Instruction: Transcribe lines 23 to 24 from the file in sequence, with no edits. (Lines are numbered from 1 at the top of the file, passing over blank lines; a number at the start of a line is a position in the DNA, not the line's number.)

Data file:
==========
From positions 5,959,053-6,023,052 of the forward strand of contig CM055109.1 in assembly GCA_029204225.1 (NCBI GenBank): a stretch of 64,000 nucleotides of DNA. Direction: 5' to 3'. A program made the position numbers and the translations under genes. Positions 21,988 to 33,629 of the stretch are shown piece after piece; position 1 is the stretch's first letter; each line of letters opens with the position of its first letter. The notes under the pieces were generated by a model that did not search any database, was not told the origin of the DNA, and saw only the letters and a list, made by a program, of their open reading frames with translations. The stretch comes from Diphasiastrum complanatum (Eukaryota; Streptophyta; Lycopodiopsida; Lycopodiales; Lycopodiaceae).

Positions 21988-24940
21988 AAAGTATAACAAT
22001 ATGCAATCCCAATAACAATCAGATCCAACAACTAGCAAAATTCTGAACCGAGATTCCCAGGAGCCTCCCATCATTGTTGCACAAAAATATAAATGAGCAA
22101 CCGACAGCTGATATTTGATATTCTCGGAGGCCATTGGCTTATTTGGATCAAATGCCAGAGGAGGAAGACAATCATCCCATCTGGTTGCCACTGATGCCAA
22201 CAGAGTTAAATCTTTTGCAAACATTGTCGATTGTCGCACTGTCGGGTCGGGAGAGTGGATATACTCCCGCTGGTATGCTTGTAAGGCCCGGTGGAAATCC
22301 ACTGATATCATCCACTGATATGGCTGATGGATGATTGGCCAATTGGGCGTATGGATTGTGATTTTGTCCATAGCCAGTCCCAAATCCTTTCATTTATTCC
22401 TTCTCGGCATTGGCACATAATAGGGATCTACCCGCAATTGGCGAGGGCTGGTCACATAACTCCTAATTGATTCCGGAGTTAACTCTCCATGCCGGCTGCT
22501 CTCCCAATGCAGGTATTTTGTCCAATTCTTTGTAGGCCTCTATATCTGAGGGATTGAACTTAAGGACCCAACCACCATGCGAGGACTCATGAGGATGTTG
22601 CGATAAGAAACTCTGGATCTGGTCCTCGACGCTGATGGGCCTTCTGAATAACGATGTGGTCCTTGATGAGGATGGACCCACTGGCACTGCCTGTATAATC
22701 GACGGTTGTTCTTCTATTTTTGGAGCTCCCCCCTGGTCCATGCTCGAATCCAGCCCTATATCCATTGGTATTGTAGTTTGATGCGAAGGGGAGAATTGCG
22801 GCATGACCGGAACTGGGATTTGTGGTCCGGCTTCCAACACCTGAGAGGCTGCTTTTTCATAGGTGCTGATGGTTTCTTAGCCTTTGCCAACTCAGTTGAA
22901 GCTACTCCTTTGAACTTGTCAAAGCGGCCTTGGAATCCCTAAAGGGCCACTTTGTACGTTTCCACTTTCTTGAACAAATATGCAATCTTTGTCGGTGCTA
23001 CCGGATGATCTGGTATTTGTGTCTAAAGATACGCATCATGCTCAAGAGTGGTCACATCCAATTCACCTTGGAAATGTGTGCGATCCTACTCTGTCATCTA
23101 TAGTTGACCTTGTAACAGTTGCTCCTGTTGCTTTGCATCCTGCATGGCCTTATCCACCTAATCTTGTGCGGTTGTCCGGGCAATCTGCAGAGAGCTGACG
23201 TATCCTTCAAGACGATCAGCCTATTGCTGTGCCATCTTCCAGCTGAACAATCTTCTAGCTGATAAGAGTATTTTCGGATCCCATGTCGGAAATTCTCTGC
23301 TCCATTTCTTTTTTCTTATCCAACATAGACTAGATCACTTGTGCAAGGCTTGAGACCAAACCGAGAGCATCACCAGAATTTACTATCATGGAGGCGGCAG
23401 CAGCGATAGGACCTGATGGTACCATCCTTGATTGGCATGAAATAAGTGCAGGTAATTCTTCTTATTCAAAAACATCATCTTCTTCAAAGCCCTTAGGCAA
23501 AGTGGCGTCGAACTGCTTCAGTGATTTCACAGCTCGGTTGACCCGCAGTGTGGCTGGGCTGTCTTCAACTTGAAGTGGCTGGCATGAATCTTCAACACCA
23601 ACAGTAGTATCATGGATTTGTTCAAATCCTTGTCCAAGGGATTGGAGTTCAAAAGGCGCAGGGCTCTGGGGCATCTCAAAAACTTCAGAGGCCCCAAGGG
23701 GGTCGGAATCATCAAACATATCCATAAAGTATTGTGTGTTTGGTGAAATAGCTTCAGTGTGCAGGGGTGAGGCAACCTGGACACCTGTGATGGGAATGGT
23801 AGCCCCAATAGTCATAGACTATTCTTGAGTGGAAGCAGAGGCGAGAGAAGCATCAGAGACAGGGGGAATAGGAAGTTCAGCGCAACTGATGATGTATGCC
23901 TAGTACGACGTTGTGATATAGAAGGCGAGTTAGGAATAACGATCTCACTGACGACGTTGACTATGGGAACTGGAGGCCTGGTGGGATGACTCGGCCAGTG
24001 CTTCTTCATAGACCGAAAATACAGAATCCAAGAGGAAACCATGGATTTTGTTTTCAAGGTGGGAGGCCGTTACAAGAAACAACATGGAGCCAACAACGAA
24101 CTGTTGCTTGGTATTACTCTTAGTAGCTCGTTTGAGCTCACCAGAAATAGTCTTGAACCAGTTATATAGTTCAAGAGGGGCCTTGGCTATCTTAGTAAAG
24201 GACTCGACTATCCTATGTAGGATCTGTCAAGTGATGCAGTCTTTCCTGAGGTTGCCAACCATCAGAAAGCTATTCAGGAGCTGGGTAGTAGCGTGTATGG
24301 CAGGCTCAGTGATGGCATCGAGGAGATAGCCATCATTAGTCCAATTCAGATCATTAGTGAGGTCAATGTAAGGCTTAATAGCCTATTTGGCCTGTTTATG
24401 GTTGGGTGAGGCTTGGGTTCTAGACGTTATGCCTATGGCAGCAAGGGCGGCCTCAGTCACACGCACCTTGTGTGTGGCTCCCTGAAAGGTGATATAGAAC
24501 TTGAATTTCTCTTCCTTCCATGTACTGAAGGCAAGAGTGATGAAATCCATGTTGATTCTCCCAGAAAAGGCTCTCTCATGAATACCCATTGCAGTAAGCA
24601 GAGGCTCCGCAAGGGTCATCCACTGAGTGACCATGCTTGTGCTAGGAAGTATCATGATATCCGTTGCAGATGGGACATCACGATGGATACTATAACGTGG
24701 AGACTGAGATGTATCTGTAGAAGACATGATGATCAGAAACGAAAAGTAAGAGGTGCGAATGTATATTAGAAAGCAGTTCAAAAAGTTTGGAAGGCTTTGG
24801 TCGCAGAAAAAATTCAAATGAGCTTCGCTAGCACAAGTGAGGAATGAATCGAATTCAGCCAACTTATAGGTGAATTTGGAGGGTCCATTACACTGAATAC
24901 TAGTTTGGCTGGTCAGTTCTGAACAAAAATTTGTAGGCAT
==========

23901 TAGTACGACGTTGTGATATAGAAGGCGAGTTAGGAATAACGATCTCACTGACGACGTTGACTATGGGAACTGGAGGCCTGGTGGGATGACTCGGCCAGTG
24001 CTTCTTCATAGACCGAAAATACAGAATCCAAGAGGAAACCATGGATTTTGTTTTCAAGGTGGGAGGCCGTTACAAGAAACAACATGGAGCCAACAACGAA